Thoughts on Learning


Michael Babin

Thoughts on Learning Baguazhang
A Dank & Dusty Basement Production Copyright © 2004 Michael Babin National Library of Canada Cataloguing in Publication: Babin, Michael, 1952– Thoughts on Learning Baguazhang ISBN 0-9735370-0-0 Feel free to download and photocopy this text for your personal use although I, as the author, reserve all rights to this handbook. Please do not plagiarise or edit the contents in any way and include this page for copyright purposes. If you like the text and find it useful and get the urge to send me $10 US, in the tradition of shareware, I will be happy to accept it and your comments, positive or otherwise. Send cash or an international postal money order to: Michael Babin 2207 Halifax Drive Ottawa, Ontario K1G 2W4 Canada You can also contact me at

February 2004 Photography by Anjela Popova Cover artwork by Kaia Knightingale Graphic design and layout by Vassili Bykov

As an instructor and writer, I try to provide something for everyone. For those who are only happy finding fault, I have generously included a few errors to meet this need. I also have a sense of humour and refuse to curb that tendency just to appear more scholarly. Bagua is too serious a subject to not take a light-hearted approach to the training. If there were fewer humourless obsessives and fanatics in the world today—there would be no need to study the martial side of Baguazhang or any of the combative arts!

ca) for the original artwork for the A special note of thanks to Anjela Popova and Vassili Bykov for their work on the layout and design of this book and to Anjela. 2004 .kaia. Canada February 21. for the pleasure I have had from our correspondence in the last few years on bagua and a variety of internal arts subjects. it has been largely due to his instruction. Jeff Campbell. She can be reached at anjelapopova@hotmail. my colleagues in the WTBA. for allowing me to use the photograph she took. (http://www. Good bagua instructors are rare. I would like to thank all those that have studied with me since 1994 but particularly Sean Kelly. Some of those email discussions were reworked for this handbook. and Stephane Trepanier for their patience and persistence in travelling along this difficult road with me. and encouragement. I would also like to thank Kaia Knightingale front cover.Acknowledgements A special thanks is due to Erle Thanks to Ron Beier and John Kavanagh. but so are good students. example. in particular. If in the last decade I have finally begun to understand what “internal” can mean in the the context of bagua. Michael Babin Ottawa.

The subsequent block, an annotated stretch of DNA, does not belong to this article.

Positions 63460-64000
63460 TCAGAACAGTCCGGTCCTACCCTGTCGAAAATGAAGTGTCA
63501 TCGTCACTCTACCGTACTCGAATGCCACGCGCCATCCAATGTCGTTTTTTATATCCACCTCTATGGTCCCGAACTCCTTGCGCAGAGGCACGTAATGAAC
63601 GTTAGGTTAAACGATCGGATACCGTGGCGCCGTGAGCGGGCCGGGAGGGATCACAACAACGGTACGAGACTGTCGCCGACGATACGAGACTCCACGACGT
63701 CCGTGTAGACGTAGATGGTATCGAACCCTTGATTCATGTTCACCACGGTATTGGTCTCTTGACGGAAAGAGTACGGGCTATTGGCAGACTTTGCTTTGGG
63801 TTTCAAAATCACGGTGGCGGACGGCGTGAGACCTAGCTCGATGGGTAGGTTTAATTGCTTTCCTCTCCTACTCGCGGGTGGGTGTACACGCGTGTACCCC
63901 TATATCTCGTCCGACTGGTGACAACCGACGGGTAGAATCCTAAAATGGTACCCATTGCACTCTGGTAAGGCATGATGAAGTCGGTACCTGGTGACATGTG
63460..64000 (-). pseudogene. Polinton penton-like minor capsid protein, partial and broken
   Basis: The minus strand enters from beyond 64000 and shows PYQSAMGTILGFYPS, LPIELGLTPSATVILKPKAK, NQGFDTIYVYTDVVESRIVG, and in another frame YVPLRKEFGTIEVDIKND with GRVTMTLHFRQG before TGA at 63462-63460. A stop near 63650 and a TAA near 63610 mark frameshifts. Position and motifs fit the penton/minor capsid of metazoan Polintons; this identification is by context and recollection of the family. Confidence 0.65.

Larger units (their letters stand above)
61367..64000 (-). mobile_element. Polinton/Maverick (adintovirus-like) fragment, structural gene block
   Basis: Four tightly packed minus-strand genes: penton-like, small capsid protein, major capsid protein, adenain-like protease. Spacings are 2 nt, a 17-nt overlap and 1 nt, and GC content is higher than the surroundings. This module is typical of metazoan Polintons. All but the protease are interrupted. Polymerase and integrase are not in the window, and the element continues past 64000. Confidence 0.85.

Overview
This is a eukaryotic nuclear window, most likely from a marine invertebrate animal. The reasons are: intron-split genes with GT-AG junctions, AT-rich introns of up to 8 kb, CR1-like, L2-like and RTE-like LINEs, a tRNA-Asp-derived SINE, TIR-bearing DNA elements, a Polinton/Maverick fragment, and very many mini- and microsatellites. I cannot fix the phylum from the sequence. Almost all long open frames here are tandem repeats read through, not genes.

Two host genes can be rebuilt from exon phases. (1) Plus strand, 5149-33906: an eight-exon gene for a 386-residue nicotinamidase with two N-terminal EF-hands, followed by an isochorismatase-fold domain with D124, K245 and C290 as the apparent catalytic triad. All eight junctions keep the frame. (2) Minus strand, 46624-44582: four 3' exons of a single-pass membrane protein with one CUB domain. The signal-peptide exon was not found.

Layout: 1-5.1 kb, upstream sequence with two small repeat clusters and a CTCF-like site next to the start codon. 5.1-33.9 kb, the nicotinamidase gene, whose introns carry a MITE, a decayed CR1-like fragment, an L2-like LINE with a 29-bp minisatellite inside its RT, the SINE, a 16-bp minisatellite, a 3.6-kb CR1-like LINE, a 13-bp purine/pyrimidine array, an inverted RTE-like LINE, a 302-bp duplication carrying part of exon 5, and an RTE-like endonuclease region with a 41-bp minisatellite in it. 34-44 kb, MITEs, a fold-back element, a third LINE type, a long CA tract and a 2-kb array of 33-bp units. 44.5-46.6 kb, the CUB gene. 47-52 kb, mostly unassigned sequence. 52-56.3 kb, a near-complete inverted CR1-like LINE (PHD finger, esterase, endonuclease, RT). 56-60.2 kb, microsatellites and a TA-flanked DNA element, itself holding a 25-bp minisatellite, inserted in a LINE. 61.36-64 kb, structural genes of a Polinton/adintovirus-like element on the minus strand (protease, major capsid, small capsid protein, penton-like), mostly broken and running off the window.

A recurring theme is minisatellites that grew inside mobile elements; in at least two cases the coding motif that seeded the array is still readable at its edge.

.................... Conclusion 117 TEACHING AND ETHICS ............. Conclusion 72 BEYOND THE MARTIAL BASICS .......... What is the Role of Pushing? 101...........................10 The Learning Process 11................................... Hammer Hands Applications Set 68... Where you Teach 123.Contents INTRODUCTION ................. A Final Caveat 9 LEARNING HOW TO LEARN BAGUAZHANG .............................. Key attributes for a student 13..............132...................... Learning from Books....119 Should You Teach? 120.................................... The Broadsword 111..................... Bagua Standing Qigong Methods 30.....................................59 What Makes Bagua Different in Martial Terms 59.............. The Basic Martial Curriculum 61............................... Frustrations & Rewards 126..................................... Form Applications 69....... Conclusion 131 FINAL WORDS . Pre-birth Training: the Circular Form of Jiang Jung Chiao 51......................................134 ............................................... “Light Body” Skills 103...................................... Common Symptoms Experienced During or After Training 41............ Is Bagua a Healing Art or a Martial Art? 99...... Regulating the Three Treasures 28..............74 Advanced Martial Training 75.............................. Periodicals & the Internet 7..................................... General Training Tips for Empty-Hand Forms 52............................. General Guidelines for Qigong Practice 38..... Cross-training 105 WEAPONS FORMS & FUNCTION . What Leads: the Hands or the Waist? 100................................... Observers 125...................96 Thoughts on Lineage 96.... Post-heaven Training: the Linear Form 51...........23 An Introduction to General Qigong Theory 24............................... What and How You Teach 120... “Empty” Force 102... ABOUT THE AUTHOR ..........45 Details Of Posture 45.109 Traditional Weapons Training 110......................................... Xian Tian & Hou Tian Concepts 50... Whom You Teach 124...................... Conclusion 22 FUNDAMENTALS: STANDING AND MOVING QIGONG ..... Conclusion 43 FUNDAMENTALS: THE EMPTY-HAND SOLO FORMS .......... Sexuality 104..........1 Video/DVD Instruction 5...... Double Sword Form 114............................... Deer Horn Knives 116............. The Long Staff 113......... Conclusion 58 FUNDAMENTALS: BASIC MARTIAL TRAINING ....... Self-defence 85 CONTROVERSIAL ISSUES....